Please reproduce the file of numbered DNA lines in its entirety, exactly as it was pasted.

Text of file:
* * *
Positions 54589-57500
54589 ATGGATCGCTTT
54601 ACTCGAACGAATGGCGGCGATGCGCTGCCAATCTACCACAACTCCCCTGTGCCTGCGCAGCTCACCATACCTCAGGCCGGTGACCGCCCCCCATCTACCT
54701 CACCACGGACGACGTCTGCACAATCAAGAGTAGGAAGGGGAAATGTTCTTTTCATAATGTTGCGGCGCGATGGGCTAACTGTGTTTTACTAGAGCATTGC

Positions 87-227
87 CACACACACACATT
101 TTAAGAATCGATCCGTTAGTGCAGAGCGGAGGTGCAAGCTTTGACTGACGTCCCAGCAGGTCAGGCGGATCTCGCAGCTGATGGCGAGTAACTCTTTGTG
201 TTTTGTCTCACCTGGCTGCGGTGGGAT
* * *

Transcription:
Positions 54589-57500
54589 ATGGATCGCTTT
54601 ACTCGAACGAATGGCGGCGATGCGCTGCCAATCTACCACAACTCCCCTGTGCCTGCGCAGCTCACCATACCTCAGGCCGGTGACCGCCCCCCATCTACCT
54701 CACCACGGACGACGTCTGCACAATCAAGAGTAGGAAGGGGAAATGTTCTTTTCATAATGTTGCGGCGCGATGGGCTAACTGTGTTTTACTAGAGCATTGC

Positions 87-227
87 CACACACACACATT
101 TTAAGAATCGATCCGTTAGTGCAGAGCGGAGGTGCAAGCTTTGACTGACGTCCCAGCAGGTCAGGCGGATCTCGCAGCTGATGGCGAGTAACTCTTTGTG
201 TTTTGTCTCACCTGGCTGCGGTGGGAT